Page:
Home owners can build faster equity in their homes if they make additional payments to principal, avoid borrowing against their properties and if they make cautious investments in enhancing their homes.  Owners contemplating a home sale should gird themselves too; there should not be a presumption of appreciation but rather a presumption of a loss.

Similarly, owners considering a home sale should engage a real estate professional sooner rather than later to discuss merchandising their property, staging their property and enhancing their property so that it stands out among the competition.

Interested in doing so?   Call me, Michael Sullivan, I’m always happy to walk through a property with an owner.  I can also offer rental and leasing solutions to owners in a position to move in that direction.

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Renting and Leasing

According to CoStar Group, the #1 commercial real estate information group, almost every multifamily market saw strong leasing, rising demand and falling vacancy rates in the third quarter as the nations rental market continued a solid 2010 rally. As of now rentals should continue to surge over the next five years, with a growing supply of renters and very little new product in the planning and building pipeline.

Vacancy rates are above historical averages and in many multi-family communities robust incentives are being offered to move renters in. Still the national vacancy rate compiled from the 54 largest markets declined for a third straight quarter in 2010. Raleigh/Durham, Charlotte, Nashville and Dallas/Fort Worth have seen the highest demand and the sharpest decline in vacancy rates.

CoStar Group November 3, 2010

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Maybe the maelstrom in real estate is starting to wear itself out and wind down. I sure hope so and I’ll bet many of my seller clients feel the same way. In an article dated today, Monica Chen with the “Durham Herald Sun,” writes on Durham County North Carolina foreclosures.
According to the NC Administrate Office of the courts; Durham County had 446 foreclosure starts from June through August 2010. This is down from 508 for the summer of 2009. Still the news is not rosy, 446 is a lot of foreclosed home and a lot of people moving from ownership into leasehold. Although Durham’s unemployment rate of 7.6 percent is below the sate wide level of 9.7 percent, there are still a lot of unemployed and underemployed people in our market.
The Herald Sun article further asserts from sources with the Mortgage Foreclosure Defense Project for Legal Aid of North Carolina that current sub-prime lending practices are affecting current foreclosure rates. HUH???? The Herald Sun article points to statistics that are four years old and two years old, kind of destroying the article’s credibility….these are not current lending practices; let’s call them…dated. The Herald does state that there has been a drop in sub-prime lending practices, this is true; there has been a drop in ALL lending practices from all banks.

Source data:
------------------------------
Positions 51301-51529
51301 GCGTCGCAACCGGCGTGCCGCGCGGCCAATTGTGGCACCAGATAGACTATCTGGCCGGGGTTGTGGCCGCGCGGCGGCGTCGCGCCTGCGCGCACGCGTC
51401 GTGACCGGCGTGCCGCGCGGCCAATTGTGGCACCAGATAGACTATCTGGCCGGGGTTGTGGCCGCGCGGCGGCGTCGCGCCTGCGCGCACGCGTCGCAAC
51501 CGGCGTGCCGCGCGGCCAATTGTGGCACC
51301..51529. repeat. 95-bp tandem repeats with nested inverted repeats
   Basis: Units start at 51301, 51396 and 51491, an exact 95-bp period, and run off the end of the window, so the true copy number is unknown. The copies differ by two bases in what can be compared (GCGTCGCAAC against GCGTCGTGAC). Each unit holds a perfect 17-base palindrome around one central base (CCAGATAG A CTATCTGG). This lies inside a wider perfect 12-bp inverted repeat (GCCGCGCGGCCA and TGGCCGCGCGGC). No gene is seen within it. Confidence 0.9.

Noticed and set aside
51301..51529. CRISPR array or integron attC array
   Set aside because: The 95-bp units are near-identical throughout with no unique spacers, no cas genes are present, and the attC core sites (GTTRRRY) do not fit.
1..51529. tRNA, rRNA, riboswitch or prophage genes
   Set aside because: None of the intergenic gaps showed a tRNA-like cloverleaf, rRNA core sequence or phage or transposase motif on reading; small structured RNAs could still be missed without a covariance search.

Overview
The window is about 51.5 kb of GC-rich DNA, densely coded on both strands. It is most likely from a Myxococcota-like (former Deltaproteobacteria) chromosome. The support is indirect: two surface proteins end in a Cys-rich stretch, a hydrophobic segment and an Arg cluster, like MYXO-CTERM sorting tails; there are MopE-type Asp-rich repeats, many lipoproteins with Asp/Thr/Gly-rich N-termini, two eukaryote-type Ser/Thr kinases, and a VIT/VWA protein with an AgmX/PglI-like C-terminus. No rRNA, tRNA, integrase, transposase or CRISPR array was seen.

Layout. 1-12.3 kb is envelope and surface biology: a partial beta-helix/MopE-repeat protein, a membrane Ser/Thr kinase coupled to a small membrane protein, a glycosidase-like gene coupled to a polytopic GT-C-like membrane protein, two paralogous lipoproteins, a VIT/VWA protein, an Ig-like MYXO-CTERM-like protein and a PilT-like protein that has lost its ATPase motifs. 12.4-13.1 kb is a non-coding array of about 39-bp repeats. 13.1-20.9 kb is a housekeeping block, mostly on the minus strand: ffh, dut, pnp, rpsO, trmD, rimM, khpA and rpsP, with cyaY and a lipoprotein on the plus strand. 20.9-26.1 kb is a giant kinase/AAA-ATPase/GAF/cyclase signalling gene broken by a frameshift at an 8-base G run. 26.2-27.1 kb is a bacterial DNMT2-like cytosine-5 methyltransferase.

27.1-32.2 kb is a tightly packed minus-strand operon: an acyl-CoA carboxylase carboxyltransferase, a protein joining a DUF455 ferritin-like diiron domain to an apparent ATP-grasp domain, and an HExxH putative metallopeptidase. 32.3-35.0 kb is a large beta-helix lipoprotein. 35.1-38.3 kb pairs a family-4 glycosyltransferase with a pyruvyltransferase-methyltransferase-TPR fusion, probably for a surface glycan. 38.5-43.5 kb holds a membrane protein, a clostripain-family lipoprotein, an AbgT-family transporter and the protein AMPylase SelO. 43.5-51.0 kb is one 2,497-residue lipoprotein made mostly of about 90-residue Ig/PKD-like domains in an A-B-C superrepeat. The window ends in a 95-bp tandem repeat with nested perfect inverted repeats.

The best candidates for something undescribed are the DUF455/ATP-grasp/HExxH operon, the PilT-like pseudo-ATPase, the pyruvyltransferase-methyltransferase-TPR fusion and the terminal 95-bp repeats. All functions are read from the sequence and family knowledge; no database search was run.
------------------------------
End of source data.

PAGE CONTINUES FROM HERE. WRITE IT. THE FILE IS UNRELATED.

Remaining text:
So, with foreclosure rates starting to decline perhaps we’ll see a market return to stable real estate market.

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2010 Second Quarter Real Estate Wrap Up

Where is the target? Based on the data in the 2nd quarter Triangle Area Residential Realty Report or (TARR) real estate is still trending down in terms of price and up in terms of days on market. Correctly pricing homes is still an issue; traditionally REALTORS and appraisers have relied on sold data to assist home sellers in determining prices for property. With foreclosure filings up 12% in Durham County, and foreclosed homes accounting for 8% of the active inventory these properties aren’t dominating the market but they are indeed driving values down, as are too many short sale properties.

In the Q-2 of 2010 there were 24,450 showings logged into Centralized Showing Service, (CSS) this is a decrease of 10% from Q-1. Additionally there were 970 listings with a status change from either Active or Contingent to Pending in Q-2 2010, this is a 12% decrease compared to Q-2 of 2009. These lower showing numbers and lower pending numbers will also produce lower closing numbers in Q-3 of 2010 and this will place additional downward pressure on home prices.

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Real estate investments and rent to own community service that makes sense
Do you have $10,000 give or take?
Do you want to invest in a sound vehicle that has some risk but won’t scare you?
Then think about this.
In my practice I run across potential buyers who are fairly good risks but have some dinks and dings in their credit or may lack down payment. One such individual that I’m working with now, is currently renting at a high dollar amount. She has a good job, which is steady and stable, she has good income. She is lacking down payment and her credit needs a little clean up. Here is what she is willing to do; she is willing to meet in an on-going fashion with my in house mortgage lender as an ad hoc financial counselor so that she stays on track. The (buyer) has a credit score of 648 (fair), she makes 61,000 per year; she works for the city of Durham. She is looking at a condominium priced at $199,900.